Two New York state senators came together in Putnam County Monday to advocate for legislation to better hold banks accountable for both foreclosed homes and zombie properties.
Republican Senator Terrence Murphy stood in front of a foreclosed home in Carmel in Putnam County.
“This is completely unacceptable. If I’m a neighbor, anyone living in this neighborhood, this is completely unacceptable broken windows, boarded window, boarded windows here, shingles falling off. I can only imagine what’s going on inside.”
Mary Schukin lives on the same road as the foreclosed home, and walks by it with her dog Bella every day.
“The way it is now, it is in such bad shape, at least from the outside, I don’t know what the inside looks like, but from the outside, they should knock it down, if they can’t get…,” says Schukin. “But nobody’s going to buy that. Anybody that comes down here to look at that, do you think they’re going to buy it? Not unless they could give it away to them free.”
Senator Murphy represents the 40th District, which includes portions of Dutchess, Putnam and Westchester Counties. In his district alone, there are 49 bank-owned and 91 zombie, or abandoned, properties, according to a report entitled “The Next Great American Bank Robbery,” from Murphy and Independent Democratic Conference Leader Jeff Klein, who appeared with Murphy in front of the Lakeview Road house.
“This property is owned by Citibank. They foreclosed on the property. And now, under a law that I put into effect in 2009, it’s their duty to maintain it. They have to maintain it as every other homeowner would,” says Klein. “If a homeowner left a property in this condition, they would be fined by their local buildings department."
A Citigroup spokesman, in an emailed statement says, "We understand that preservation of properties in foreclosure is a matter of serious concern to communities. Citi has worked with the New York State Department of Financial Services on Best Practices for vacant and abandoned properties which help promote property preservation and neighborhood stability. We are currently looking into matters concerning this specific property, which was occupied until mid-year 2014."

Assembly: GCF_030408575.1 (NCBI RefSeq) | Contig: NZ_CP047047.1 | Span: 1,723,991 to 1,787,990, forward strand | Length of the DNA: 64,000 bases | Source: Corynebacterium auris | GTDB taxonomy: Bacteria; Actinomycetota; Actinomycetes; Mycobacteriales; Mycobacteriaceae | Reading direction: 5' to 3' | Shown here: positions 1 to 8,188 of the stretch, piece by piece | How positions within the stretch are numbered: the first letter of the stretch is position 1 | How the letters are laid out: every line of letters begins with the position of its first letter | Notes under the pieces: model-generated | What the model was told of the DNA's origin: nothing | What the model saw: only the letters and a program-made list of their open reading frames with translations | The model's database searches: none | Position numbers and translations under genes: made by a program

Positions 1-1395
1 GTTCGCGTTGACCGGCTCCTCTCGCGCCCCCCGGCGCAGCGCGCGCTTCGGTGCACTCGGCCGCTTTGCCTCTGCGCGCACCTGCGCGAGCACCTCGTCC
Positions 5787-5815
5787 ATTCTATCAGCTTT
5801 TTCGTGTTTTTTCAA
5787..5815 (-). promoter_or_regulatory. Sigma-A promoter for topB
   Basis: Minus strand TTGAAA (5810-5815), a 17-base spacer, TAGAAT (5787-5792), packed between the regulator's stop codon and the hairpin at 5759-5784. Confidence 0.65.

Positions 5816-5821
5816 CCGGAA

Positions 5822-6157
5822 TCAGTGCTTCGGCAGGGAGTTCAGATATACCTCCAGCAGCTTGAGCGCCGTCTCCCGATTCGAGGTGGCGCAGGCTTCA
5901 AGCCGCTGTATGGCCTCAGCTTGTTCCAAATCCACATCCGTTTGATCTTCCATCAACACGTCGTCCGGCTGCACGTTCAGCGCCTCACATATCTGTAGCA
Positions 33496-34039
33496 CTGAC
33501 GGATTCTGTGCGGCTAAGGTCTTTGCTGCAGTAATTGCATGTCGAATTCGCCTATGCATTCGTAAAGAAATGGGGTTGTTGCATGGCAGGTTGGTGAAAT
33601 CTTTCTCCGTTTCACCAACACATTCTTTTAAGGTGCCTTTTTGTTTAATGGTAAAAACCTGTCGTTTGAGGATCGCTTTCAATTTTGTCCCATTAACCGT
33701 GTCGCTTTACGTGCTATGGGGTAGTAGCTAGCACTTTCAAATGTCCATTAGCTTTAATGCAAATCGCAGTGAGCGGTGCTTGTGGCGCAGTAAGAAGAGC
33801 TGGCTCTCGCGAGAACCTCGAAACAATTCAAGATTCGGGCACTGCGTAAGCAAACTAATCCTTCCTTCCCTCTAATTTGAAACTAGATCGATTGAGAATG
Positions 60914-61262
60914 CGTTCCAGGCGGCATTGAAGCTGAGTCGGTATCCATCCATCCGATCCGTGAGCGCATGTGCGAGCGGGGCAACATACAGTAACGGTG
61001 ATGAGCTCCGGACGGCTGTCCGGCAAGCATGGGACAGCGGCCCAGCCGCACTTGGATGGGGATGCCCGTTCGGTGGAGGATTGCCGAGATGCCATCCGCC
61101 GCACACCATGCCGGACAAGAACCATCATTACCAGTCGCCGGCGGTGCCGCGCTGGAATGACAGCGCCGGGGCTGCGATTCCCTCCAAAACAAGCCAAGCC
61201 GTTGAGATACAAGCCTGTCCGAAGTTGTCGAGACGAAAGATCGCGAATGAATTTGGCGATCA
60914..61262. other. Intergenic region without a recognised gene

The 2009 law was a Mortgage Foreclosure bill that, in part, mandated that foreclosed properties be maintained to preserve neighboring property values. The report is the third in a statewide series launched in December by the IDC highlighting the problems of such blighted properties. Klein continued his call for giving more teeth to the 2009 law, saying a twofold approach is needed.
“I want the state Department of Financial Services to have a registry where individuals can call in, identify these properties and, in turn, allow towns and villages the opportunity to then force the banks to maintain those properties. If it’s under the auspices of the Division of Financial Services, I think we’re able to do that,” Klein says. “The next issue, zombie properties, I want to make sure that banks are held accountable for those properties that they actually didn’t foreclose on yet.”
He says the registry would make it easier for the local buildings departments to make the necessary repairs and send banks the bills. Kenneth Schmitt is Carmel supervisor. He says a stronger state law should help with the foreclosed and zombie properties that have been a problem in the town for years. Schmitt says the town does not have enough leverage to force the banks to maintain foreclosed properties.
“But what we do have is a property compliance law which is they’re required to maintain their properties just like any other homeowner is required to maintain their property,” says Schmitt. “And we’ve sent these banks that own these foreclosed properties notices of violation and we just don’t hear back from them. It’s crickets when we try to get a response out of them.”
“We have to do something,” says Murphy. “And if we can start pounding the drum and making sure that we can put some skin in the game for the banks, so be it. That’s the idea.”
Murphy and Klein say more teeth also means imposing fines on banks for each day they fail to maintain one of their properties.